Austine Eneduwa-George is First Vice President, Federation of Tourism Association of Nigeria (FTAN). In this interview, Eneduwa – George bares his mind on how government can use the tourism sector to shore up the country’s ailing economy, among other issues.
Evaluating tourism in Nigeria.
Nigeria is far from the scope of tourism nomenclature. Look around and tell me how many tourist destinations you can find. The few ones we have are not encouraged by government and the host communities. Arbitrary taxes and levies are slammed on them, irrespective of whether their business is booming or not. Miscreants threaten visitors; extort them, sometimes with the consent of village heads. This is mainly due to lack of awareness and lack of guiding principles on the part of related government agencies. You find Nigerians going to Ghana, Kenya and Rwanda for vacation, not because there are no places to go in Nigeria but because when you visit a tourist centre in Nigeria, you get substandard service, yet they are expensive due to poor electricity supply.
The federal and state governments can give tourist centres and destinations a special status and incentives. Government agencies should patronize these places rather than taking trainings and seminars outside the country or overwhelm hotels as if there are no tourist centres that need to be encouraged. You find that almost all events you hear of in Lagos are held in five-star hotels. The net worth of the tourism sector in 2014 was estimated at US $4billion. Presently, the net worth is enormous and the prospects of job creation therein are outstanding. From tour guides to photographers, destination marketers, security personnel, suppliers, handlers and more, there are numerous jobs to be created in the sector. The challenge is that government agents don’t believe in the tourism potentials of Nigeria. Many tourist destinations have no access roads, many also are not marketed. If government could start providing good roads to the destinations, then we will begin to scratch the surface in the tourism industry. Ikogosi Warm Spring is lying fallow, Erin Ijesha Waterfalls in Osun is virtually non-existent, but for youth corps members who visit for recreation. Villagers who inhabit these destinations sometimes are unaware of these locations even though they are located within their environment. This is due to the lack of awareness and proper education for the indigenous people and those who buy in are mostly not carried along. Most Nigerian festivals have no innovations and are still organised the way they were in the 70s. Government agencies and ministries are sometimes chased about by organizers for endorsement and participation which ordinarily should not be. Hence you have some carnivals organised for one or two years and they die. Government needs to be proactive and engage practitioners in the industry.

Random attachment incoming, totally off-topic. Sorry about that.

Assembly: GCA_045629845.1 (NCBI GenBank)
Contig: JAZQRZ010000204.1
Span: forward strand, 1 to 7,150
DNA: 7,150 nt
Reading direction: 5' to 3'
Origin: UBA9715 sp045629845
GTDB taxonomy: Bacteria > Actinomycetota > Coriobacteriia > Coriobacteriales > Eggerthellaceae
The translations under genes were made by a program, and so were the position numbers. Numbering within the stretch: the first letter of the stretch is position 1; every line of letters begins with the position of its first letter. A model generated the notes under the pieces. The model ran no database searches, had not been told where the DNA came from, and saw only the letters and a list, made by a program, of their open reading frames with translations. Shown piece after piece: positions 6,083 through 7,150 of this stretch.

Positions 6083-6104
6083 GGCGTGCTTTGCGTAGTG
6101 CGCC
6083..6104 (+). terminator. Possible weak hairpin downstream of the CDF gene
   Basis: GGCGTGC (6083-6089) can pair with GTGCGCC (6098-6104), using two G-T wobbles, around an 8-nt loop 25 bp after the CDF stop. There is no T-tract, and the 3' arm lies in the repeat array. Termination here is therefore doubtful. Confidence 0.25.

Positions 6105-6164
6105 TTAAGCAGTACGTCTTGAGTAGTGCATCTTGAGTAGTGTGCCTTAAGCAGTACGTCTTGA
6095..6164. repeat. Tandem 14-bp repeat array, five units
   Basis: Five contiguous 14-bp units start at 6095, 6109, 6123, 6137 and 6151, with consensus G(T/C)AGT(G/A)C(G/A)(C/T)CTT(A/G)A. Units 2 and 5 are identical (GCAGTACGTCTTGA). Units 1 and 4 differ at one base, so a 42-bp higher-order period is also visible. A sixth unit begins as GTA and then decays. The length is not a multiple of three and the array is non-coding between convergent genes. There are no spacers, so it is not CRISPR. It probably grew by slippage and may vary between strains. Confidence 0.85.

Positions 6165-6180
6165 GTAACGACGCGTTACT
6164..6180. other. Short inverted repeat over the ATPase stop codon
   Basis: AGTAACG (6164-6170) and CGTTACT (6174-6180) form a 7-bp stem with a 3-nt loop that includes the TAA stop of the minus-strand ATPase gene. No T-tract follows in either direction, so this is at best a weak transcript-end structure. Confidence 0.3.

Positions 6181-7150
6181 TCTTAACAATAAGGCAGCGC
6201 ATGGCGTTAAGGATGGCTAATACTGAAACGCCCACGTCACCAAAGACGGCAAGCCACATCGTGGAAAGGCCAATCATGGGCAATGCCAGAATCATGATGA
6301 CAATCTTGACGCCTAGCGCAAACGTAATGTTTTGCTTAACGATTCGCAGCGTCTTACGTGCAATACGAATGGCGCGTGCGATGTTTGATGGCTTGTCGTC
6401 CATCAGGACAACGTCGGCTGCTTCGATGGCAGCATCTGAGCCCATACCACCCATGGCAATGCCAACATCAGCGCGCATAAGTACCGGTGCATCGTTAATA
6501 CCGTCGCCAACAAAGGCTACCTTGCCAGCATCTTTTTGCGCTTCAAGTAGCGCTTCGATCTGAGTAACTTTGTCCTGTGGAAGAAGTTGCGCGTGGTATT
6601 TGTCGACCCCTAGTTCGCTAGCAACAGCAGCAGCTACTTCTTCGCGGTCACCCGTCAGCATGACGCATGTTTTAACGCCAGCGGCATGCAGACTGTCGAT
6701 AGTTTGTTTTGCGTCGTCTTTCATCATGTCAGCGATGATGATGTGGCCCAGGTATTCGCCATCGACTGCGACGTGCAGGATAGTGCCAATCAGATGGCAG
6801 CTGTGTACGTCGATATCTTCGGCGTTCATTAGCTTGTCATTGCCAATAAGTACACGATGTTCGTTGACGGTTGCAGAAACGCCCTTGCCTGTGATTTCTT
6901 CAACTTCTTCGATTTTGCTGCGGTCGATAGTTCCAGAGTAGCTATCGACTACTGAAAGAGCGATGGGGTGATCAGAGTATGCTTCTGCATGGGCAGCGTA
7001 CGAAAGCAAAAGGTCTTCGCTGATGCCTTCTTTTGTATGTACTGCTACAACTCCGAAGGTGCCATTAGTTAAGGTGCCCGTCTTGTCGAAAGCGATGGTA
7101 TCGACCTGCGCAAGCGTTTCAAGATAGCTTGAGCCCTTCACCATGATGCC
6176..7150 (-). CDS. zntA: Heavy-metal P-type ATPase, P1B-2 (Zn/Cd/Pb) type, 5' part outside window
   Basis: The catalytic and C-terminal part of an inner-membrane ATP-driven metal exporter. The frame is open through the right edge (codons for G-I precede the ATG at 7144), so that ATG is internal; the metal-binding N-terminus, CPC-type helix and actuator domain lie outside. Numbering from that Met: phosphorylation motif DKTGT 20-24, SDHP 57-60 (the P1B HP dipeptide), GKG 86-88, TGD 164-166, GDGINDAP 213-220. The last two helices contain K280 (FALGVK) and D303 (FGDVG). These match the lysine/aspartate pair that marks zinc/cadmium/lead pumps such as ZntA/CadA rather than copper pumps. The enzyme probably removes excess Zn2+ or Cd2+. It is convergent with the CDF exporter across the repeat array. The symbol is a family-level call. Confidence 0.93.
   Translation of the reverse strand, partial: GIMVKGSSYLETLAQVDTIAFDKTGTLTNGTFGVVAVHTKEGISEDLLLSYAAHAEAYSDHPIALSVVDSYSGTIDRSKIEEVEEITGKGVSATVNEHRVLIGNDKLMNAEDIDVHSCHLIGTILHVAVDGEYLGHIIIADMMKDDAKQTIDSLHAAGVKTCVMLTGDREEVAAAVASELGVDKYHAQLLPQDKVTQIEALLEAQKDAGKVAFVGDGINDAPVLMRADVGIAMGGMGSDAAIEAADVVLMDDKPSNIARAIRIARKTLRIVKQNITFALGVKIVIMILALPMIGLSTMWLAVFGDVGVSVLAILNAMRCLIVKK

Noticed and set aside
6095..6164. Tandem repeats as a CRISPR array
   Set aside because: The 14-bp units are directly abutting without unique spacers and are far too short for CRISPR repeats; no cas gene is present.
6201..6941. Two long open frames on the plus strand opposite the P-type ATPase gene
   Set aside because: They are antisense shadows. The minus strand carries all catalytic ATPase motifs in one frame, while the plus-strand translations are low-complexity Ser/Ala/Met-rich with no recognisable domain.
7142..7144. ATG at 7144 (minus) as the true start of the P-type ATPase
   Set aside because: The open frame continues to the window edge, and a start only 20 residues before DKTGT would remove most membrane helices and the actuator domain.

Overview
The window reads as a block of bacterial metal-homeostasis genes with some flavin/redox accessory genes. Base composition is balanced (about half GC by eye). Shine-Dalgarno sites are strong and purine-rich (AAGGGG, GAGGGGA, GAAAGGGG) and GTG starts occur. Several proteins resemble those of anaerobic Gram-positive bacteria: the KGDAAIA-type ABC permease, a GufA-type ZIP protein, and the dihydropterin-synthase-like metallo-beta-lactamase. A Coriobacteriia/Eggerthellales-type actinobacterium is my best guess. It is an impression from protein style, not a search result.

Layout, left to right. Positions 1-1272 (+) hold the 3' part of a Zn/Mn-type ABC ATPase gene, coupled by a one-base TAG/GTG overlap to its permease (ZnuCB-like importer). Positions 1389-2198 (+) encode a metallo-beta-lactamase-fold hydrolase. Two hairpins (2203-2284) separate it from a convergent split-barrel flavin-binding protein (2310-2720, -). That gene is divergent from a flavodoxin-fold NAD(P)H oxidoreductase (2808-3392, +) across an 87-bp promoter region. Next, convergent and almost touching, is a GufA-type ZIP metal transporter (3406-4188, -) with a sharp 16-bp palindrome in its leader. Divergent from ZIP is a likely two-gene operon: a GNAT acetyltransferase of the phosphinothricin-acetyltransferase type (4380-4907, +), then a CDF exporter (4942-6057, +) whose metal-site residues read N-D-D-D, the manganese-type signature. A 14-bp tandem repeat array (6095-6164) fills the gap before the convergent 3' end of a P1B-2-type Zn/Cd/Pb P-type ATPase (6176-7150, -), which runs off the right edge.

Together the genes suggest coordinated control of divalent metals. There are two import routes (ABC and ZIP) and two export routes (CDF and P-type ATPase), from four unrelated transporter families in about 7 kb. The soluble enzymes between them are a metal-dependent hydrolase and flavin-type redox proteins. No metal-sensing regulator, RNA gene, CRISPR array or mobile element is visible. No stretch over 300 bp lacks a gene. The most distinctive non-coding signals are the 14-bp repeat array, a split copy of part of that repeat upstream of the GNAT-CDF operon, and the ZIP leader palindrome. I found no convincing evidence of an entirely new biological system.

Partnering government to resolve challenges in tourism
We at FTAN are geared towards partnering with government to achieve the purpose of the tourism industry. My election as the 1st Vice President is a challenge to channel my ideas and talents to get things done properly. You appreciate that FTAN is a fusion of various tourism industry groups and associations such as the hoteliers association, tour guide association, travel agents, fast food association, tourism lawyers, tourism consultants association, among others. We also want to work with the various associations to up their games in terms of service delivery and efficiency, as members of FTAN board and EXCO are practitioners themselves. They should have a grasp and knowledge of the sector. We shall also help member associations to convey their challenges to government. Basically we will be liaising between government and the over 50 tourism associations. I believe so much in the association not only because I’m a member and 1st Vice President but also because of the caliber of individuals in the association who are technocrats with years of experience from Nigeria and abroad
VISA challenges for tourists
If government declares a state of emergency in the tourism industry, in 10 years’ time we will be nearing Eldorado. One of the challenges tourists has is the visa regime in the country. The Federal Government has just started issuing tourist visas and visa on arrival. Government needs to do more in protection of foreign owned businesses in the country. Many hotels and tourism related franchises don’t like to come to Nigeria due to lack of protection. Moreover, it’s an issue when you invest in a country like Nigeria and you cannot access a green card equivalent and you are compelled to renew your resident permit at $1,000 dollars annually. This doesn’t encourage any business person to invest fully in a country he or she is not guaranteed a stay. Some of these businesses can employ up to 500 people. Some of these foreigners can even invest and run some of our struggling tourist destinations but there must be incentives and guarantees for them to boldly bring in money to invest in our country. What happened in the case of Etisalat is a good case study. Investors will rather come to source for money from within so as to reduce risks or limit what they can bring, in case of an eventuality.